I also added another small patch pocket to the lining. I'm a mom, so I'm always toting around an extra tissue or small toy, plus I always like to keep my lip balm handy and this is a nice way to conceal the little added bulk.

Joy Jacket Pattern // Sewing For Women

I truly cannot get over the beautiful design of this jacket! I just absolutely LOVE the shape of the collar!

And the fit is perfect as well. In the pattern, there is a large seam allowance included in the outer sleeve seam. This is to allow custom fitting in the sleeves. I ended up letting my sleeve seams out 1/4". Next time I will probably even do 3/8" - 1/2" just for a little more added room. This part will be individual to each person, so it is recommended to sew up a quick muslin to check the fit. And if you are using a tencel/rayon twill, I would definitely personally recommend it as well. I sewed the sleeve seam first as per the pattern and then had to let it out and you can see the original stitching line if you look closely. So... Do as I say, not as I do. ;)

I also shortened the bodice and the sleeves by 1 inch. I am 5'3", for reference. Otherwise everything else is sewn up exactly as per the pattern, in a straight size 6.

Joy Jacket Pattern // Sewing For Women

Joy Jacket Pattern // Sewing For Women

Joy Jacket Pattern // Sewing For Women

I just realized I only have one photo of my hands out of my pockets to show the sleeve length. Haha, I do love pockets, but I'll work on that little detail in the future!

Joy Jacket Pattern // Sewing For Women

Joy Jacket Pattern // Sewing For Women

I had never bagged a lining before, but the pattern instructions make it super easy and the finishing details are perfection. There is not a single exposed seam in this entire jacket. 

Joy Jacket Pattern // Sewing For Women

Joy Jacket Pattern // Sewing For Women

Since this pattern also uses notions and hardware not used as frequently, I thought I'd link to the places I bought all of my supplies from. These are not affiliate links, I'm just passing on the info. The links will take you to the product page.

Tencel Twill: La Mercerie
Cotton Lawn Lining: La Mercerie
Rayon Crepe Sleeve Lining: LA Finch (this exact one is no longer available, but they have a large selection of rayons that would work well)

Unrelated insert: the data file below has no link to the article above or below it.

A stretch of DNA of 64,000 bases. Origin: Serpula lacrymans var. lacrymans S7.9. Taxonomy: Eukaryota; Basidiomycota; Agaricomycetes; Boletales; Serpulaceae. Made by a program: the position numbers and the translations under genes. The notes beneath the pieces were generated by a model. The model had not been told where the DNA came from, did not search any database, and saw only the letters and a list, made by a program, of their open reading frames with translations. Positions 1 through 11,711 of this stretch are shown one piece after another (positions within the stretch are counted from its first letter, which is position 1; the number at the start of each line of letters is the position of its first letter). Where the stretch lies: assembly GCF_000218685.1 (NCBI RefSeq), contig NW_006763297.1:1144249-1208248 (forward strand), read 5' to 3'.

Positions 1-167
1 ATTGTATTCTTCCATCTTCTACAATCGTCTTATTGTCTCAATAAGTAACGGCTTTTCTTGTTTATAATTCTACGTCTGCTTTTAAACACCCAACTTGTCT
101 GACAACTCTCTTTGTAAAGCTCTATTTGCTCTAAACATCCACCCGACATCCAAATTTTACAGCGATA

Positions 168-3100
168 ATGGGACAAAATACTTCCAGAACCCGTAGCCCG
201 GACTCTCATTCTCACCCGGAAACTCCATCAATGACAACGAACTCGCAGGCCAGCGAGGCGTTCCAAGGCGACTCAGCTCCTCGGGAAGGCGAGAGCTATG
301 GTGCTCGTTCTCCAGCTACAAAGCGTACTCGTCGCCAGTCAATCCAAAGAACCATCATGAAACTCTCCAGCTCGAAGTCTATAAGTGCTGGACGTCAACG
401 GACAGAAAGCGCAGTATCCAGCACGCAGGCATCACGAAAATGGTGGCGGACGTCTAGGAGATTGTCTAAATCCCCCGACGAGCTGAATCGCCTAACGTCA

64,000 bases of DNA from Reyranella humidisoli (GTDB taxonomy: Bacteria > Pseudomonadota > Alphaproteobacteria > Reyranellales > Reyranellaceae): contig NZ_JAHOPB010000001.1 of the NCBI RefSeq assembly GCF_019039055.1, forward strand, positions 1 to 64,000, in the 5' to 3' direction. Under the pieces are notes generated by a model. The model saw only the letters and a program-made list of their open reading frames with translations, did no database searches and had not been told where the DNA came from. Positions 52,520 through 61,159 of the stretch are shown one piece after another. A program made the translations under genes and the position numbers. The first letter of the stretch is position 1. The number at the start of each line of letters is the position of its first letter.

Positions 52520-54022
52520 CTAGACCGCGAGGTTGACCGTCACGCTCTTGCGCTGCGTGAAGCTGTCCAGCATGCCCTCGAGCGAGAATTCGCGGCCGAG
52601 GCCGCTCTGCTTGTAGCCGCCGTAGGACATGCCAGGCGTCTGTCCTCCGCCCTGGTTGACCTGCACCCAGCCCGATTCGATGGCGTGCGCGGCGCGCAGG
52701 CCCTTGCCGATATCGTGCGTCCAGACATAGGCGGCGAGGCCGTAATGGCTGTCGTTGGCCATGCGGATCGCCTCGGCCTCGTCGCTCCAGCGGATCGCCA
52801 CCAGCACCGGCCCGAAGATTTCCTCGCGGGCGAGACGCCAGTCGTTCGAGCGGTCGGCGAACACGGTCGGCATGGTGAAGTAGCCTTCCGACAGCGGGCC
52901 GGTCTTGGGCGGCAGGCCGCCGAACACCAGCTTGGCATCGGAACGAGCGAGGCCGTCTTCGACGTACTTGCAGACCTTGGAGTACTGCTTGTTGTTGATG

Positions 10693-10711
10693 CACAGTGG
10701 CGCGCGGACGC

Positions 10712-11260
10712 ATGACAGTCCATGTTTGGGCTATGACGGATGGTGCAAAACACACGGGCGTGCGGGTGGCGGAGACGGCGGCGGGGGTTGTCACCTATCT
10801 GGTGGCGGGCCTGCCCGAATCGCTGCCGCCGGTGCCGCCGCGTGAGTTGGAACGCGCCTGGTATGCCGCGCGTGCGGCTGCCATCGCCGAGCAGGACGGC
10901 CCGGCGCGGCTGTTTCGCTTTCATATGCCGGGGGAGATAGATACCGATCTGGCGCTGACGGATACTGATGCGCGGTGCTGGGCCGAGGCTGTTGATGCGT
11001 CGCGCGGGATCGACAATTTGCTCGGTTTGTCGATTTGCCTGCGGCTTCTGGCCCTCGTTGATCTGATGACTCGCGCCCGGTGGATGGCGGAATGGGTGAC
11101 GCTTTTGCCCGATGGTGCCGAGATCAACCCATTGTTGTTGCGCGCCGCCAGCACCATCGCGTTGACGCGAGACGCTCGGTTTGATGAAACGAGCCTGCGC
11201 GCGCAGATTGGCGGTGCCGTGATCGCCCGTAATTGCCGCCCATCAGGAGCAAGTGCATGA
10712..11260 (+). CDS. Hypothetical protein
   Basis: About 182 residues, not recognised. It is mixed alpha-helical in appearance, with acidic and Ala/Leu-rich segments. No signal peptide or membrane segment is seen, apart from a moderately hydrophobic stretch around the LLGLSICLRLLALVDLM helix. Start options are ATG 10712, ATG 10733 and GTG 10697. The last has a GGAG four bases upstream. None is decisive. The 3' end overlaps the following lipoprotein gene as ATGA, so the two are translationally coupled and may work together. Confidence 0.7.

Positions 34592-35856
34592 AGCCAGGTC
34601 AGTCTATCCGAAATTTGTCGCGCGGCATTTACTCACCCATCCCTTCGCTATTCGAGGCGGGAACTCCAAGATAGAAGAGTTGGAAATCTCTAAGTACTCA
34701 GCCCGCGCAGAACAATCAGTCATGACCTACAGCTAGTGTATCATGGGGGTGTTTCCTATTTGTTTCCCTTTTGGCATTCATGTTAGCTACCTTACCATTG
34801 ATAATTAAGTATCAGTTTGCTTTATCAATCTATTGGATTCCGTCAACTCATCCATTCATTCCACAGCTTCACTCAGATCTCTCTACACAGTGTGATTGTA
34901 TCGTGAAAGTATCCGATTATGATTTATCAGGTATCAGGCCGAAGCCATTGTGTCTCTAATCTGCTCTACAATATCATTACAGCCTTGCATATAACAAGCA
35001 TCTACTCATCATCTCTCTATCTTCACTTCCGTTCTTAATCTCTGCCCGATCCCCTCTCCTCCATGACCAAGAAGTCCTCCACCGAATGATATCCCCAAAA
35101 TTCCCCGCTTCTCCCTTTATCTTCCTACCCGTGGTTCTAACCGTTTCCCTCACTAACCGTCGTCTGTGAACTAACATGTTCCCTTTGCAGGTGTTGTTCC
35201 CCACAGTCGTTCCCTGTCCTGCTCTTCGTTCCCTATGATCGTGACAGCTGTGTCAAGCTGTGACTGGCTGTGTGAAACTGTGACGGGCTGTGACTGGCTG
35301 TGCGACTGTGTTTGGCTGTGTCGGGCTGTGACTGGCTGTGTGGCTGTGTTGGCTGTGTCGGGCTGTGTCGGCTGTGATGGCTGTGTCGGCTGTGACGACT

Tricot Interfacing: Nancy's Notions
Metal Zipper: Wawak
Grommets: Wawak (I actually bought mine from Amazon, but wasn't super pleased, I think these will be a better option for my next one. I've already purchased them and they look good)
Woven Label: Dutch Label Shop

Other things that came in handy while sewing:
Tailor's Ham - I used this frequently.
Press Cloth - This was a must. I used it every time I pressed on top of the tencel twill. Otherwise, the heat left shiny marks.
Sleeve board - I'm not sure how I would have gotten the creases out of the sleeves without it!

Would you like to win your own copy of the pattern?? Gabriella has graciously given me a copy to give to one of you! I've made it super easy, just leave a comment on this post and record your entry in the rafflecopter. The giveaway will remain open through Sunday 2/25, 11:59pm EST. Good luck!!

Nikko Tops // Sewing For Women

Thursday, February 8, 2018

Hi friends!! I'm so excited to show you my Nikko Tops I made during testing! The Nikko Top and Dress Pattern is a fitted, mock turtleneck top.

It comes with 4 views. Long sleeve top, sleeveless top, long sleeve and sleeveless dress with hem splits.

This top is the perfect layering piece! I love, love, love, the long sleeve version layered under my Blackwood Cardigan. It is perfect for our colder winter we are having this year!

Actually, they both look great under my Blackwood!!

This pattern is perfect for tucking into high-waisted styles. Like the Lander Pants!

But I'm pretty sure that my favorite way to wear this sleeveless version is going to be with my Emerson Shorts that I absolutely live in during the summer. 

The recommended fabrics for this pattern are rib knits and bamboo knits with at least 70% stretch. This is important because the stretch is needed to get the top over your head. 

I used a bamboo knit for the long sleeve version and I love the buttery softness of it! I found it to be much more close fitting than the rib knit, which makes sense because rib knits do tend to have a lot more give. For future versions, I will look for lovely rib knits, I'm just loving how this pattern looks in a rib! I also love it in the bamboo, and the next time I make one up, I'll probably add in a little more ease through the waist, just for personal preference.